Fellowship members walk
together in a 2008 Good Friday
Ecumenical Service in Belfast’s
PHOTO BY MEL BOYLE
POPE BENEDICT XVI has spoken of
“the peace which is already bringing
renewal” to the north of Ireland.
At Good Shepherd Catholic
Church in southeast Belfast, the
theme of renewal has special significance.
The beautifully restored church was
reopened on December 16, 2007, and a new
altar dedicated in a ceremony that was both
solemn and joyful. Peace between Catholics
and Protestants was shown by the attendance
of Protestant clergy as special guests.
Catholic and Protestant clergy preserved
a pocket of peace in Belfast’s Ballynafeigh District
during 30 years of conflict. Bishop
Anthony Farquhar, who conducted the dedication
service, is a native of Ballynafeigh and
is proud of its strong ecumenical links.
Canon Robert Fullerton, parish priest at
Good Shepherd, was ordained in 1957 and
ministered in very troubled parts of Belfast
before coming to this parish 10 years ago.
Ballynafeigh is derived from Gaelic and
means “townland of the raven.” Unlike the
divided communities elsewhere, its Catholics
and Protestants live side by side. This has not
always been easy, but priests and ministers
held the community together through “The
Troubles”—three decades of violence between
Northern Ireland’s Catholics and
They united in prayer and plotted peace.
They approached relevant officials to solve
the political crisis. “Ballynafeigh Clergy Fellowship,”
says Bishop Farquhar, “shone the
light of Christ into some of the darkest corners
A Special Bond
It all began in 1973, when the worsening
conflict brought together two deeply spiritual
men: Msgr. Robert Murphy of Good Shepherd
Catholic Church in Holy Rosary Parish
and the Rev. Pat Lowry of St. John’s Presbyterian
Church. A strong and special bond was
formed between these two, who remained
close friends throughout The Troubles.
The late Rev. Lowry even said he was closer
to the monsignor than to some in his own
denomination. The current minister at St.
John’s, the Rev. Wilfred Orr, says this bond
was “a fellowship in Christ.”
The two men extended their friendship to
neighboring churches and formed a fellowship
of clergy who resolved to be friends
and to be seen as friends. They met openly
when many Catholics and Protestants were
afraid to greet one another for fear of being
seen as befriending the enemy.
They held services together: Christmas
carols, a Good Friday service and a Week of
Prayer for Christian Unity. Inspired and
encouraged by the clergy, others saw a need
to work together. An inclusive community
development association, formed in 1974,
began to arrange clubs, classes, day trips and
holidays, enabling Catholics and Protestants
Local parishioner Vicky McGlade believes
the Clergy Fellowship was “very keen to
reach out to the wider community in Ballynafeigh”
so that ecumenism was “not just a
Six churches form the Fellowship’s core.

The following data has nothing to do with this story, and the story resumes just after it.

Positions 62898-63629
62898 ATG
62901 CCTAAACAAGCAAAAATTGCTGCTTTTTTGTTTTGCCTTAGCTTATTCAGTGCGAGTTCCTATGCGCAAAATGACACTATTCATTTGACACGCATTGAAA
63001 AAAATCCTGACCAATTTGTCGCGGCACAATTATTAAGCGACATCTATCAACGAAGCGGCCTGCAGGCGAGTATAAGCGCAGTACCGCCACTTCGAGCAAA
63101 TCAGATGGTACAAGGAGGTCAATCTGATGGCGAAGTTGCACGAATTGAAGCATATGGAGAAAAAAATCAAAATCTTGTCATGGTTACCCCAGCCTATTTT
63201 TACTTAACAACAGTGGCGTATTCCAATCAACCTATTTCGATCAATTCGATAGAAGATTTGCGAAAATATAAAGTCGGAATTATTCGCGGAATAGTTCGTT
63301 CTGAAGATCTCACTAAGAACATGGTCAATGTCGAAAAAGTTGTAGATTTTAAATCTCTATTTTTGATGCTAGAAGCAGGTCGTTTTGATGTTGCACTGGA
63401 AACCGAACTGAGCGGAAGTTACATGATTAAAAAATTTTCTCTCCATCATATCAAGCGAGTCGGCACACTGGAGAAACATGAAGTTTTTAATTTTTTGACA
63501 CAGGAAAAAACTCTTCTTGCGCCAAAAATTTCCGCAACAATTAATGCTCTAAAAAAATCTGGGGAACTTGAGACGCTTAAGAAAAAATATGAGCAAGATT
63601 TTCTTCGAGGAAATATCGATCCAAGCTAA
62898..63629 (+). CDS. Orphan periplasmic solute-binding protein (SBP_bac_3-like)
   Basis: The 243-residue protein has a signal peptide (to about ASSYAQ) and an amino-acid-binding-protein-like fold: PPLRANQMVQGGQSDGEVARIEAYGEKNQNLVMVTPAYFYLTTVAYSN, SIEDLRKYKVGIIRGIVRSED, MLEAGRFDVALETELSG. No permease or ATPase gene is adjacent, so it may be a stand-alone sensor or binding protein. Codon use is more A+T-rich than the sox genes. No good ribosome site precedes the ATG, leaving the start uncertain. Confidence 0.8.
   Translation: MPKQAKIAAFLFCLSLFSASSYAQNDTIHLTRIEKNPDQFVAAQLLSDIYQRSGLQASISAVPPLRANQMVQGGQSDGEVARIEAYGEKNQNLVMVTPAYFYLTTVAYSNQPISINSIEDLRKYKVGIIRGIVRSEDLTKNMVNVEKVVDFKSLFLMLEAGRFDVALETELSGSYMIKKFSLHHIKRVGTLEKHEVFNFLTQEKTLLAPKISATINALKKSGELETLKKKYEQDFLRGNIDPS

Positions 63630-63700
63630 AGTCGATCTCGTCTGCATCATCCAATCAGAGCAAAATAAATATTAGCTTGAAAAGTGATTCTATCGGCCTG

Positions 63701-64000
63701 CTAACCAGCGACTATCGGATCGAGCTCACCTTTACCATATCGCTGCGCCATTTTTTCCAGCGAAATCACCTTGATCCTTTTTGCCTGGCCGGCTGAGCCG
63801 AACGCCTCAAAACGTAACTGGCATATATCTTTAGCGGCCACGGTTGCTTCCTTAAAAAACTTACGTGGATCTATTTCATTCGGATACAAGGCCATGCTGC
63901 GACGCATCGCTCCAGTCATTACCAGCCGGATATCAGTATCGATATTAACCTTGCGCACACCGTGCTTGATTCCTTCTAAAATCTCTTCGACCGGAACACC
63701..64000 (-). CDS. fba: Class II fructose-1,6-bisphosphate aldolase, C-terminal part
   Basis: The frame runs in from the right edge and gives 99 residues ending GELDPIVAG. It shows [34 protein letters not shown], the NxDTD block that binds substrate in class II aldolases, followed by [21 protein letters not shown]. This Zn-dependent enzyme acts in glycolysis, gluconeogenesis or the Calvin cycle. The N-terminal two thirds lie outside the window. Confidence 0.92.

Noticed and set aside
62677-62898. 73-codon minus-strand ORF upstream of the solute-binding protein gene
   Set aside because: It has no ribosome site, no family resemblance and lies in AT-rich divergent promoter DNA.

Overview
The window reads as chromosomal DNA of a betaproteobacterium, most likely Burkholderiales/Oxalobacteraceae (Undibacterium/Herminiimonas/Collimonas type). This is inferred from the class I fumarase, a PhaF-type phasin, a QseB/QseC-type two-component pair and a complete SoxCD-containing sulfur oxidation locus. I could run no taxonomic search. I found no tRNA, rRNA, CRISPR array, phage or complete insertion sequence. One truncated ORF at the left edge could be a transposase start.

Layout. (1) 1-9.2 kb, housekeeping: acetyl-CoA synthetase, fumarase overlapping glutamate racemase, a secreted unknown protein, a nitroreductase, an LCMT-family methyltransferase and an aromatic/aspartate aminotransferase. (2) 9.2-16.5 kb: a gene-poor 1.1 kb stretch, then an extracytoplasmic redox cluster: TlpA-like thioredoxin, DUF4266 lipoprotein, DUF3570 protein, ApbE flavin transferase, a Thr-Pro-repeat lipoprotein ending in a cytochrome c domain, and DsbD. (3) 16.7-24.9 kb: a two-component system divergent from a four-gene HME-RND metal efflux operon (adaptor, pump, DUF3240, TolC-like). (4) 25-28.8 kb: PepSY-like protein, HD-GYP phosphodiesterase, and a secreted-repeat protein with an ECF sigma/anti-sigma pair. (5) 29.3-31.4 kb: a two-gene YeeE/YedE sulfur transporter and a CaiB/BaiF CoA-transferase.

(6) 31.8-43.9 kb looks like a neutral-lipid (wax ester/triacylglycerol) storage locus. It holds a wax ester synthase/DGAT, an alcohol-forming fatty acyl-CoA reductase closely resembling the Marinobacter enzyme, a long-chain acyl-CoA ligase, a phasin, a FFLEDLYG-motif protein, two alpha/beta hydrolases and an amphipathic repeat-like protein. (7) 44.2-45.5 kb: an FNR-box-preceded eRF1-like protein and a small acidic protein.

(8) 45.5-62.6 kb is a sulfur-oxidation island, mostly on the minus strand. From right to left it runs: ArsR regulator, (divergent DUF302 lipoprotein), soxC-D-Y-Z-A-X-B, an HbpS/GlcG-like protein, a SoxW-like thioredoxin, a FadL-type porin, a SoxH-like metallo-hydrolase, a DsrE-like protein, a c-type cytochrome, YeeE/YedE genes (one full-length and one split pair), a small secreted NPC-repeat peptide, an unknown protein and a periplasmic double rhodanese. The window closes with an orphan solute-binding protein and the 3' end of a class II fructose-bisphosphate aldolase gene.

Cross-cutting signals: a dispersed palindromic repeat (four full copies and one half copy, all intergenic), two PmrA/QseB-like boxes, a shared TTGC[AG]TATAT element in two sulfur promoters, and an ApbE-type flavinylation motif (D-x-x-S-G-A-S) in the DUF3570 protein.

The two Catholic parishes are Holy Rosary,
based at Good Shepherd Church on Belfast’s Ormeau Road, and St. Bernadette’s on
Rosetta Road. The Presbyterian churches
are St. John’s and Cooke Centenary.
Ballynafeigh Methodist and St. Jude’s
Church of Ireland complete the six,
with a few other churches more loosely
linked. The Fellowship’s boundaries are
flexible, reflecting the group’s openness
Msgr. Murphy remained in the parish
after his retirement. He died in 2001
and is buried in the grounds of Good
Shepherd Church. He is widely regarded
by Catholics and Protestants as a saintly
The ’70s began with rioting, internment
and the tragedy of “Bloody Sunday.”
Direct rule was imposed, and the
British army took up positions throughout
the province. Many Catholics were
Irish nationalists who saw the British as
an occupying force for maintaining
Protestant supremacy. Many Protestants
were politically Unionist who
regarded Catholics with suspicion. Fear
and hatred spread rapidly.
Major bombing incidents sent shock
waves throughout Northern Ireland,
and Ballynafeigh’s clergy helped to heal
sectarian division. After the Enniskillen
bomb in 1987, which killed 11 people,
Catholic and Protestant clergy held a
joint Sunday evening service in St.
After the 1998 bombing in Omagh,
all six congregations prayed together in
Good Shepherd Church. When violence
came to Ballynafeigh itself, the
clergy cooperated in calling for calm.
Whenever a local resident was killed in
a sectarian attack, Protestant and Catholic
clergy visited the bereaved family
The Fellowship talked to government,
police, health and education
services, and charities to heal divisions
and prevent existing problems from
becoming worse. Tensions erupted
when loyalist Orangemen (members
of the Orange Order, a Protestant organization)
marched through a Catholic
and strongly nationalist section of
Ormeau Road. The clergy offered to
By negotiating with representatives
from the Orange Order and nationalist
residents, the clergy played an important
part in resolving this issue peacefully.
Father Brendan Murray was parish
priest at Good Shepherd Church
through much of this troubled period.
When the Orange Order agreed to withdraw
their disputed parade in 1997,
Father Murray and two Protestant ministers
made a joint statement to the
press, calling the loyalist decision a
“magnanimous and statesmanlike
The clergy used public praise to
encourage restraint and prevent violent
confrontation. Meanwhile, the Fellowship
contributed significantly to
interchurch dialogue in Ireland and
the United Kingdom as part of the
wider peace process.
Cardinal Sean Brady of Armagh describes
the impact of groups such as
Ballynafeigh Clergy Fellowship on the
development of peace in Northern Ireland
as “incalculable.” He praises their
perseverance and foresight that contributed
to the emergence of the 1998
Good Friday Agreement.
Good Friday had long been a focus
for the Fellowship’s mission to have
Catholics and Protestants be seen
together. After prayers in Ormeau Park,
a large wooden cross was carried in